After the massive success of their last flight of fancy, La La Land, director Damien Chazelle and actor Ryan Gosling have decided to take a flight of a very different kind in the form of First Man, which casts Ryan in the role of astronaut Neil Armstrong, who was no less than the first human being to set foot on the surface of the moon. 

That historic event took place on July 29, 1969, and while all of that will be covered, the film also explores the decade leading up to that moment from Neil’s perspective. As the studio explains it, “Based on the book by James R. Hansen, the film explores the triumphs and the cost — on Armstrong, his family, his colleagues, and the nation itself — of one of the most dangerous missions in history.” 

Explains Damien in comments provided by Universal, “Ryan and I have more than simply an ‘actor-director’ relationship.’ That’s what accounts for the documentary feel of this film. When I first discussed First Man with him, I saw it as a ‘mission movie.’  He’s the one who interpreted it as a story of grief.”

What perhaps surprised him more than anything was the way that Ryan seemed to so effortlessly embody the late astronaut. “What struck me about Neil,” says Damien, “was how reserved, restrained, and un-showy he was. He was not the prototypical cowboy or fast-talking pilot. He was a man of very few words — the quiet person who sits in the corner, but who immediately takes gauge of everything: the smartest person in the room.” 

His partnership with Ryan during La La Land allowed him to experience the actor’s range, especially the way he has of underplaying a scene. “Neil always insisted there was nothing special about him,” he explains. “He said he was just one of many, and circumstances enabled him to be the first man on the moon. There was this normality to him, and Ryan’s style is so subtle that he was able to do justice to that.”

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For his part, Ryan was intrigued by the approach being taken by Damien as well as the book it was all based on. “I think as soon I learned what the moon was, I learned that somebody named Neil Armstrong walked on it,” Ryan reflects. “He was synonymous with the moon, but I realized, after reading James Hansen’s book First Man, that I knew very little about either one of them.  On an emotional level, I was surprised to learn just how much loss Neil and his wife Janet [played by Claire Foy] experienced before and during those historic missions. On a practical level, I don’t think I fully appreciated how dangerous those missions were. How claustrophobic and frail those space capsules were: how primitive the technology was by today’s standards.”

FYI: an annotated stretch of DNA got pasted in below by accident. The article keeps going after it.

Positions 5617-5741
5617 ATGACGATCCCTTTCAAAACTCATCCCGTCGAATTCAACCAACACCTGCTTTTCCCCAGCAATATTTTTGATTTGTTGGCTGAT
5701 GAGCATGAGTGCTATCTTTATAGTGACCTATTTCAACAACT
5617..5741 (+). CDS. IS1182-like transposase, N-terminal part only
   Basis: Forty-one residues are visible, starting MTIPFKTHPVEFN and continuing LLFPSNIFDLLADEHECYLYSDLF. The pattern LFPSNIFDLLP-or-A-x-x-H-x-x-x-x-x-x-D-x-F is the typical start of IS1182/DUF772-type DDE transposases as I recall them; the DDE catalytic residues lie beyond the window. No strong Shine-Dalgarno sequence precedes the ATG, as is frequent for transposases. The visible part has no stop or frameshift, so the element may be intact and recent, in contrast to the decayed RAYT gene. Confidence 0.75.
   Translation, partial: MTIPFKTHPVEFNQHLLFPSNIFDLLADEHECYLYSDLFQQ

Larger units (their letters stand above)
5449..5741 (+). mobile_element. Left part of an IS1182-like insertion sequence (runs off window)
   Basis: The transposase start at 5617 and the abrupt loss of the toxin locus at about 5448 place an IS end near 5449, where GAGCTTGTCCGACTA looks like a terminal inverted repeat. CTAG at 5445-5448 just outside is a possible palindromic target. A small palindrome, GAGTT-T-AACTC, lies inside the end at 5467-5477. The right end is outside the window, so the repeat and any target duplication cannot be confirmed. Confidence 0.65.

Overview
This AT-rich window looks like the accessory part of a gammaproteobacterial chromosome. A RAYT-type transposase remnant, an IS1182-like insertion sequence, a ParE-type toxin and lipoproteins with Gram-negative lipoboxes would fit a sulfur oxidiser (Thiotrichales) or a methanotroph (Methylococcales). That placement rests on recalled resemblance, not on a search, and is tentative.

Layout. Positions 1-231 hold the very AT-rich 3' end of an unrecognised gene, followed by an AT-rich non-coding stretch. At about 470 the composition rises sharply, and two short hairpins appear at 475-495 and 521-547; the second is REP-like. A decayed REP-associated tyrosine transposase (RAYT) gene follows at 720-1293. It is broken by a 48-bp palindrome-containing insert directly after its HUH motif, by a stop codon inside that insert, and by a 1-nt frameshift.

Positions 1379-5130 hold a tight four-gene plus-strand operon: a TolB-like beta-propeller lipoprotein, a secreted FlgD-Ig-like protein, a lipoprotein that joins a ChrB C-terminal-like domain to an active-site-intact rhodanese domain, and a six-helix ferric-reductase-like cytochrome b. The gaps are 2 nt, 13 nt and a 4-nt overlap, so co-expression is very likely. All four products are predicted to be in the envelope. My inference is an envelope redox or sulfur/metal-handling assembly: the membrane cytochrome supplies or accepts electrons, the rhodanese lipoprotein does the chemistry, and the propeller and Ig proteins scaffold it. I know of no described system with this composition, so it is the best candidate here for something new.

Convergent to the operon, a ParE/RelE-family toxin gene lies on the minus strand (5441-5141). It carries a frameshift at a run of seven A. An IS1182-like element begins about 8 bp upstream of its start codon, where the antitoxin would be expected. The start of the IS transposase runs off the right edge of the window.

“I’ve always been interested in the extremes of a story,” he continues. “What is unique to this story for me is just how extreme those extremes can be. I can’t imagine a greater duality than that between the intimacy and singularity of the Armstrongs’ personal life and the infinite nature of space that it’s intertwined with. These astronauts were using their comparative flashlight of scientific knowledge to contend with the infinite mysteries of the universe and, at the same time, taking out the trash and mowing their lawns back on Earth.”

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Producer Marty Bowen says of his leading man, “Ryan has a commitment to doing excellent work. He is keenly aware of the legacy he’s leaving behind and often, like-minded people find one another in material that they can connect with.  It makes sense that Ryan and Damien want to work together. When you watch La La Land, the character that Ryan plays is someone who’s obsessive about his craft… because Ryan’s obsessive about his craft. What he brings is his humanity. It’s his understanding of sentiment… and not sentimentality.  So often people want to overwhelm you with their emotion.  It’s the truly great craftsmen who know how to dispense it in a way that keeps you leaning in.”  

Ryan admits that becoming Neil would have been impossible without the help of numerous collaborators. “I was very privileged to meet with Janet Armstrong before she passed away,” he says. “I was also very fortunate to talk with Neil’s two sons, Rick and Mark, and spend time with Neil’s sister, June, at their farm in Wapakoneta, OH, where Neil was born. The Armstrong Air & Space Museum, and both NASA’s Cape Canaveral and Houston facilities, opened their doors to me. There were also experts on set daily to advise on the specifics of every mission we were trying to replicate. I also had almost constant access to author James Hansen and his book First Man; a work of more than 700 pages of meticulous research. I’ve never had so much help researching a role or been involved with so many people who were so enthusiastic and happy to provide it.

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“My first instinct in preparing for this role,” Ryan elaborates, “was to learn how to fly.  Neil was flying before he could drive; it seemed an integral part of who he was, so I thought I should start there.  At a certain point in my training, I was asked to force the aircraft into a self-imposed ‘stall,’ and I had a moment of clarity.  This was a terrible idea. I understood in that moment why Neil was destined to be one of the world’s greatest pilots and why I was not.  Like many other astronauts, Neil began as a test pilot. It takes a certain kind of person to knowingly get into an aircraft that has never been flown and take it to its breaking point, for the sole purpose of finding its flaws so that we might move our understanding of aeronautics forward.” 

First Man launches in theaters on Oct. 5.